• The Bernoulli effect operates in liquids. However, it is not typically relied on to create lift. The reason is that liquid if passing by in a free stream, in order to constrict to a reduced area, must be drawn away from other liquid. Meanwhile, the Bernoulli effect in liquids is often seen with constriction of flow paths where the adjacent material is a solid wall in conduit conducting liquid, rather than a particular flow of liquid in a free stream, where all movement of liquid must be associated with displacement of adjacent liquid.
  • In certain alternative embodiments, an apparatus and method in accordance with the invention may work in water. The Bernoulli lifting effect is typically relied on for flight in gases. Nevertheless, other fluids, such as liquids, may also be used otherwise to advantage. For example, certain flows due to tides, rivers, and the gulf stream within the ocean propagate motion of large volumes and masses of fluid. In such an embodiment, the apparatus 10 may, but need not, operate as a windmill. Such a device may be anchored to rotate about a horizontal axis parallel to the fluid flow, thus operating as a “water mill.”
  • In certain waterborne embodiments, as well as airborne embodiments, a barge may anchor at a point in a body or stream of water. The generator system with its take-up unit may be installed on such a barge or on land at the surface of the body of water.
  • In one alternative embodiment, a rotor or sail may be tethered from a pulley secured to the floor of a body of water. Drag factors may be designed to differ between blades moving with and against the fluid flow. Thus, the flow of a current may tend to rotate the blades causing the blades to auger upward through the water drawing the line of the tether upward.
  • Similarly, storage of energy may be conducted in any suitable matter. In one embodiment, electrical energy generation is a suitable transformation of the energy of a rotor into a suitably distributable and storable medium. Alternatively, hydraulic power, compression of gas such as air or another working fluid, pumping water, or the like may be the result of the energy generated by the rotor in drawing the tether.
  • In certain embodiments, energy may be generated in a mechanical form rather than electrical form and used directly. For example, compressed gases, a flow of water, or the like may be used to propel various transportation modes.
  • Similarly, in certain embodiments the tether 14 may be connected directly to tow or to generate power on water craft, such as boats or ocean going ships. Rather than a sail providing power, a rotor may provide electrical power or mechanical power to drive the screws of a ship. Even with lower power generation capacities, an apparatus 10 in accordance with the invention may provide power to operate electrical, control and like types of equipment on board a ship, even while the ship continues to move across the ocean.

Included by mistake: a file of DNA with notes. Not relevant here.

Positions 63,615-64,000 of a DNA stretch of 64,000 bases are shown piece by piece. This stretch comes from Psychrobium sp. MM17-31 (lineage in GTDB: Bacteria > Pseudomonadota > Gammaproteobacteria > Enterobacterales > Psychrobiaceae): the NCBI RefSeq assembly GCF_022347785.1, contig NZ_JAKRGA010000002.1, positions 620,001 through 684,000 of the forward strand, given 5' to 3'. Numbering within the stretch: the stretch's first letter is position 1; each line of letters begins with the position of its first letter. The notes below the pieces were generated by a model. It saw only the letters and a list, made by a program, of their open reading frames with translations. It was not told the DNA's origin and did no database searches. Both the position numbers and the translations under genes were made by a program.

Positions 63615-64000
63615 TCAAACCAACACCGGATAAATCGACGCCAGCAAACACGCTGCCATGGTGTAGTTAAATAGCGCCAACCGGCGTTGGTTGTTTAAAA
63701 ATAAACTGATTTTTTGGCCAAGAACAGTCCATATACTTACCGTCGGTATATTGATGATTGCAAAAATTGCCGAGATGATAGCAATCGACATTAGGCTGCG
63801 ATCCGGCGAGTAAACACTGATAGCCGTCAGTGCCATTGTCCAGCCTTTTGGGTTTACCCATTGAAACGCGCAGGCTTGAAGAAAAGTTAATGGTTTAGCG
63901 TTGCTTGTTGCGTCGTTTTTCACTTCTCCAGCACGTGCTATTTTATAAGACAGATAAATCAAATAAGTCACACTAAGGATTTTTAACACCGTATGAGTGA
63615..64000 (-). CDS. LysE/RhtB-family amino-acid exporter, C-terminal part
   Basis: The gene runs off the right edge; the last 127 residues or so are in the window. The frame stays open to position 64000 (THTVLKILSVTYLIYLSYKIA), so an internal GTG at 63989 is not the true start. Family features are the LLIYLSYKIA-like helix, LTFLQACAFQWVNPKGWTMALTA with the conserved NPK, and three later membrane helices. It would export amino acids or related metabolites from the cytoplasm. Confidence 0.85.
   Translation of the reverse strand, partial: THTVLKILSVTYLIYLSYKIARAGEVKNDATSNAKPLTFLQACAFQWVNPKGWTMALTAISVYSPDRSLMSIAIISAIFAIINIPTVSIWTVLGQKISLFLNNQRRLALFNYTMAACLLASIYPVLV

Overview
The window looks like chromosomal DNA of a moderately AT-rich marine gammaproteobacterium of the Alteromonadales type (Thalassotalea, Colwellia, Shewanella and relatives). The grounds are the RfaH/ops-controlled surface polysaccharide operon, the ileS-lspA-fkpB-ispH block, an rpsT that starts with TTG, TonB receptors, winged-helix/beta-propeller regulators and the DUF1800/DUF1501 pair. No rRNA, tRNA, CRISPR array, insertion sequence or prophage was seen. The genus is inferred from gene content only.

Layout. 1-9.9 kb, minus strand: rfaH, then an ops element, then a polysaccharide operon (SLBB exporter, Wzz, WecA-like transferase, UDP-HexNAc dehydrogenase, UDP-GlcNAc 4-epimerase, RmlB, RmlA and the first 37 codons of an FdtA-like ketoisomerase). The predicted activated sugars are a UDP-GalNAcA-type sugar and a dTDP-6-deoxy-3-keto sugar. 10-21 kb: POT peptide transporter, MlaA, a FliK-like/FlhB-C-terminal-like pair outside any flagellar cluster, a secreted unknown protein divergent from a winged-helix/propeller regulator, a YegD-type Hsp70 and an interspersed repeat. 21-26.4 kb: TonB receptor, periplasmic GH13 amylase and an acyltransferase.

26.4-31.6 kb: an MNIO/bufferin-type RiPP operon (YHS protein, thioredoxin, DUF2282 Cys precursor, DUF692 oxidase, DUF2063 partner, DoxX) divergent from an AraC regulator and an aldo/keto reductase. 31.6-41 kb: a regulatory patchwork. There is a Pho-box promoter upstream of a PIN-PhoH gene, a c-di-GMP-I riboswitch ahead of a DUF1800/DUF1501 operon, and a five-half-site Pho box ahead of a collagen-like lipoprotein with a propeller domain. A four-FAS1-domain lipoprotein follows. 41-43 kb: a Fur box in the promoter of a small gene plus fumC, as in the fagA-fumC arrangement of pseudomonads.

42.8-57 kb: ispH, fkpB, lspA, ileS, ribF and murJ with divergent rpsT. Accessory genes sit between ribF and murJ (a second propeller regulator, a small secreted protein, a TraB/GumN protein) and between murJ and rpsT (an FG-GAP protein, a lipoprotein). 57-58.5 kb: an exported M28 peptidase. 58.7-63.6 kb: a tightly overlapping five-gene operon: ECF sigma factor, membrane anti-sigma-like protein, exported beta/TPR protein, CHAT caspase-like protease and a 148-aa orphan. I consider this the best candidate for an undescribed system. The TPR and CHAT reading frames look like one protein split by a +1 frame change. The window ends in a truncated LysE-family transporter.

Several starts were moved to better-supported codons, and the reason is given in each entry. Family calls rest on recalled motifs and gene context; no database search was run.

• In certain embodiments, an apparatus 10 in accordance with the invention may serve as a tower aloft carrying communication devices, telephone cell repeaters, radar systems, weather sensors, atmospheric sensors, fire detection devices, ground sensors, and the like. The altitude, stability, and available power from an apparatus 10 in accordance with the invention may provide an excellent platform with supporting power to such devices.
  • In certain embodiments, the blade angle of attach 40 may be controlled by a “smart metal” having a memory. Accordingly, upon temperature change, the metal may deflect, causing a change in pitch of the blade to which the smart metal serves as a mounting. Meanwhile, other actuators, including those enclosed in the Groen patent reference incorporated herein by reference above, and other apparatus known in the art, may be used to control on demand the blade angle of attack 40 of the rotor.
  • The hardware and method may include providing a tether having first and second ends, the first end positioned proximate the earth and the second end extending aloft. After providing a take-up devise selectively and cyclically reeling in and reeling out the tether proximate the first end thereof, one may provide a rotorcraft secured to the tether proximate the second end thereof, the autogyro comprising a rotor rotating about an axis of rotation and comprising blades acting as wings rotatably secured to a frame, the rotor having a rotor pitch defined by the path of the rotor with respect to the incoming wind and blade pitch, defined respectively for each blade of the blades by the angle of the each blade with respect to the incoming wind.
  • By tensioning the tether, against a resistance provided by the take-up device, controlling a first value of the tensioning by flying the autogyro aloft while reeling out the tether, and controlling a second value of the tensioning by flying the autogyro downward while reeling in the tether, one may transfer power to the take-up device by the tether. Transferring power from the take-up device to a machine remote from the take-up devise may thus operate the machine.